Obama Admin Reserves Judgment on Gen. Allen's Email Scandal

White House spokesman Jay Carney defended General John Allen, the American commander in Afghanistan, in spite of recent revelations that Allen had sent “thousands” of e-mails to a married mother of three in Tampa, Florida. 

Carney addressed the scandal involving General Allen in a Tuesday press conference:

Question: So is it accurate to say the president still has full faith in Gen. Allen?

MR. CARNEY: He has faith in Gen. Allen, believes he’s doing and has done an excellent job at ISAF, and I would refer you to the Pentagon for the process under way with regards to Gen. Allen.

The woman, Jill Kelley, is an unpaid “social liaison” at Tampa's MacDill Air Force Base whose complaints that she had received threatening emails from Paula Broadwell launched the FBI investigation that brought down CIA Director David Petraeus.

Petraeus resigned as CIA director on Friday after National Intelligence Director James Clapper told him he had to go. That conversation took place on Tuesday, the day President Obama was re-elected. Until that time, Petraeus thought there was a chance he could survive the scandal of his alleged extramarital affair with his biographer and West Point graduate Paula Broadwell.

In his resignation letter, Petraeus acknowledged an extramarital affair:

After being married for over 37 years, I showed extremely poor judgment by engaging in an extramarital affair. Such behavior is unacceptable, both as a husband and as the leader of an organization such as ours. This afternoon, the President graciously accepted my resignation.

In contrast to Petraeus' admission, Allen denies having an extramarital affair with Mrs. Kelley. Accounts differ, however, as to the content and extent of the email communications between the two. An unidentified Department of Defense spokesman called the emails exchanges between "family friends," while Fox News reported on Tuesday that another Department of Defense source called them the “equivalent of phone sex over email.”

NBC News reported on Tuesday that the Department of Defense is standing by Allen:

“There was no affair,” said [a Department of Defense] official, who spoke on condition of anonymity.  The emails in question could be misconstrued, the official said, predicting that the investigation will prove Allen’s innocence...

"What we're dealing with is the possible perception of inappropriateness," the official said, but it will become clear that there was no wrongdoing. "This is not at the level of the director of the CIA."

Military experts wonder why the American commander in Afghanistan exchanged at least hundreds and perhaps thousands of emails with a married woman in Tampa, Florida over a two year period. They also wonder why Allen took time out of his schedule this September (one week after the Benghazi attack) to write a letter of support to a court in Washington, D.C. on behalf of Mrs. Kelley's twin sister, who was appealing a court decision to give custody of her son to her ex-husband. Petraeus wrote a similar letter for the same case.

Unlike Petraeus, who resigned from the Army in order to accept the CIA position, Allen reports through the military chain of command to the Secretary of Defense. Secretary Panetta has put his nomination to become NATO commander "on hold" as the email scandal unfolds. Many military experts think that the "hold" may become permanent, and Allen's military career, if not over, is permanently stalled.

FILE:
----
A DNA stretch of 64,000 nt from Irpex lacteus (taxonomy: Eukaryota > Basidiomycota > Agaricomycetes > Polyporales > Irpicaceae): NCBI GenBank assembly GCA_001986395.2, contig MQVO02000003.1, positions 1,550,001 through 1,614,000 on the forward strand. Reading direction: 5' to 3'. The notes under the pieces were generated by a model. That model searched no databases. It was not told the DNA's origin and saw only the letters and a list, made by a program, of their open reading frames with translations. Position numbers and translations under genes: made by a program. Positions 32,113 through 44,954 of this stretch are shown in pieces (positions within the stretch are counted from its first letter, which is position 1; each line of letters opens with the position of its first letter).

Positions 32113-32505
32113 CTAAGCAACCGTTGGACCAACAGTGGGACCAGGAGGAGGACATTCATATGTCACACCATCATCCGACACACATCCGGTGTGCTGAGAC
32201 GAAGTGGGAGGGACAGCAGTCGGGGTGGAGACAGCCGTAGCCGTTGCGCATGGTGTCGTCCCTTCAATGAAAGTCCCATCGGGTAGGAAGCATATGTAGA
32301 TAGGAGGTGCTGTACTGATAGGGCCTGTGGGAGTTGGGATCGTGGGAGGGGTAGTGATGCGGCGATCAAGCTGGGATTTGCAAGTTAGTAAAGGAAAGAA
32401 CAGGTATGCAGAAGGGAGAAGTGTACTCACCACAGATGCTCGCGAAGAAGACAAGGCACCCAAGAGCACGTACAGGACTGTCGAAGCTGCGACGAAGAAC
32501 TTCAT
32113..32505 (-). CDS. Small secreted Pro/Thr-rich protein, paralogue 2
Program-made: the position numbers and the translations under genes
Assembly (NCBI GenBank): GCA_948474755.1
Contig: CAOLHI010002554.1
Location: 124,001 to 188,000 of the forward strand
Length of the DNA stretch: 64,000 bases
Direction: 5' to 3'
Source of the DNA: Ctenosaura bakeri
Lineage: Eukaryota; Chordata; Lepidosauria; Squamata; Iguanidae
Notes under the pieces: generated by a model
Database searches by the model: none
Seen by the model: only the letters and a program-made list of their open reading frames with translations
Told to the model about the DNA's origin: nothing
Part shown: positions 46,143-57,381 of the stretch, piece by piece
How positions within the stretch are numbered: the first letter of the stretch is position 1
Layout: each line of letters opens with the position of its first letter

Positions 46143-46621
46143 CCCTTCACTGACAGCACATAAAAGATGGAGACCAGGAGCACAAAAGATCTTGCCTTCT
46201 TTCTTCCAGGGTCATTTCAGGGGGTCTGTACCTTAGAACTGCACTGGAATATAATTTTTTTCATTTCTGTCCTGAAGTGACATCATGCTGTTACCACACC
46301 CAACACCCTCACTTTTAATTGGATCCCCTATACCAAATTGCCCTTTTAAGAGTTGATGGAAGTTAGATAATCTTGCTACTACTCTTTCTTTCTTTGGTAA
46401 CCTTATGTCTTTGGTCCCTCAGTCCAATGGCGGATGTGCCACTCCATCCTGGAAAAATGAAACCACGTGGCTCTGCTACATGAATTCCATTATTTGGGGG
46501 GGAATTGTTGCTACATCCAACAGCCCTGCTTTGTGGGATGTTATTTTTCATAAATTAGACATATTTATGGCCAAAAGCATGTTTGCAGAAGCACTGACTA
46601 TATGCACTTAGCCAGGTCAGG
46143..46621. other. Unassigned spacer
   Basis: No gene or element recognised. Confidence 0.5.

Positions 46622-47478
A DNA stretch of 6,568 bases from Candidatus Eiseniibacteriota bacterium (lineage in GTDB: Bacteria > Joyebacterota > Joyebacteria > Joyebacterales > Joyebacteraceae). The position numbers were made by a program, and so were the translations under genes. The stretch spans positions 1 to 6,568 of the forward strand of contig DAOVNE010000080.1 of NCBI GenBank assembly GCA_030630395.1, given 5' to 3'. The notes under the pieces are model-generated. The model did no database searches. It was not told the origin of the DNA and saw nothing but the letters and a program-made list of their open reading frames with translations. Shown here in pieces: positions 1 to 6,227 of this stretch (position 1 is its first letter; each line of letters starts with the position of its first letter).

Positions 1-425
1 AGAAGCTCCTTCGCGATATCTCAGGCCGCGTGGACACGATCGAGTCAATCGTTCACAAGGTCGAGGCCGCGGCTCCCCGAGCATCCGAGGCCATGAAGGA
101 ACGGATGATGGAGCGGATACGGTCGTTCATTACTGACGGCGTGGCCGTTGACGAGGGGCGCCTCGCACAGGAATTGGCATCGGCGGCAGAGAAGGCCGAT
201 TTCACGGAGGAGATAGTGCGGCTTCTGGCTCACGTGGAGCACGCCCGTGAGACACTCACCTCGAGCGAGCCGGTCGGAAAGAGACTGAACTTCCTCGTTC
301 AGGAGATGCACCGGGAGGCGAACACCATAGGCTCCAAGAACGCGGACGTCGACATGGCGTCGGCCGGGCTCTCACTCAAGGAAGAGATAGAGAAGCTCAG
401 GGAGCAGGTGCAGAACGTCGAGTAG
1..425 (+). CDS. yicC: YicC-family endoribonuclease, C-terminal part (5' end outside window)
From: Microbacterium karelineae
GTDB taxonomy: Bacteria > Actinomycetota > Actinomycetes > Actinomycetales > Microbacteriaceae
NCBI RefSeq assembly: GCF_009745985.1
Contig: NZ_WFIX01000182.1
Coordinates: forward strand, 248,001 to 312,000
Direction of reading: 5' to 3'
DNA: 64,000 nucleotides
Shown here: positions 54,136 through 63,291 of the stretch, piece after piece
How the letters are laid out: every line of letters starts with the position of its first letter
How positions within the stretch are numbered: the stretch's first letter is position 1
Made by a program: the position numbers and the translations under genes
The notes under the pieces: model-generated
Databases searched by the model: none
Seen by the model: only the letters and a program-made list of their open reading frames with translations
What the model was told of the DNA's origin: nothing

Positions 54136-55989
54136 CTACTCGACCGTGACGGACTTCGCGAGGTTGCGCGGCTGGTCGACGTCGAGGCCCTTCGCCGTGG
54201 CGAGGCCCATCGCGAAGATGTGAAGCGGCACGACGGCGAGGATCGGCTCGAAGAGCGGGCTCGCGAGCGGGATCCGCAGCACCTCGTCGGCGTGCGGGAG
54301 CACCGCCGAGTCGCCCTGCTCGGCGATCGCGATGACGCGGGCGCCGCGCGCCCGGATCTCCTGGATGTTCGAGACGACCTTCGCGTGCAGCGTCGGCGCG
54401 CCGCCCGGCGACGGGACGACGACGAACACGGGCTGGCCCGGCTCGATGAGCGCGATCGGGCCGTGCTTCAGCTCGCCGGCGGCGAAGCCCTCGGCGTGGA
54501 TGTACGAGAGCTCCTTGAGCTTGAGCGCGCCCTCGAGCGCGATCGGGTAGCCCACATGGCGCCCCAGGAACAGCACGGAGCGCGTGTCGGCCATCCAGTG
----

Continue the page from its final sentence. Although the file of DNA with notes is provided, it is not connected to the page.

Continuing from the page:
Unlike Petraeus, who was very publicly thrown under the bus at a time when his unique insights into the truth of Benghazi still remain highly relevant, Allen is being given the benefit of the doubt by the Department of Defense and the White House.

The media circus surrounding the bizarre Petraeus sex scandal comes at a time when the Obama administration is still scrambling to explain the circumstances surrounding the attack on the American mission in Benghazi, Libya in which our ambassador and three other Americans -- at least two of whom were CIA contractors --were killed.

Many members of Congress believe that Petraeus' testimony is critical to understanding what really happened at Benghazi. 

When Petraeus testified behind closed doors on September 14, two days after the attack, he largely stuck to the Obama administration "party line" that an obscure anti-Muslim video produced in the United States by a small-time fraudster was the motivating factor behind the attack. However, Petraeus subsequently traveled to Benghazi and conducted his own research, which formed the basis of a report he has yet to deliver to Congress.

On Tuesday, Bill Kristol cast doubt on Petraeus' September 14 testimony:

[Petraeus] may have been under pressure... to go along with the administration line on September 14th about the video, which he knew was not true. Someone else told me that General Petraeus, on the Hill that day, Director Petraeus I should say, said privately to one of the members of Congress... "This is [what] happened in Benghazi." He said, "Do you want the official line or do you want the real truth?" So I think he knew that he was not telling the full truth.

With his sudden resignation last week, questions have arisen about what Petraeus may have learned about Benghazi subsequent to his September 14 and if he will now "correct the record."

Reports now indicate that he is scheduled testify on Friday behind closed doors to the Senate Intelligence Committee at an "off-site" location.


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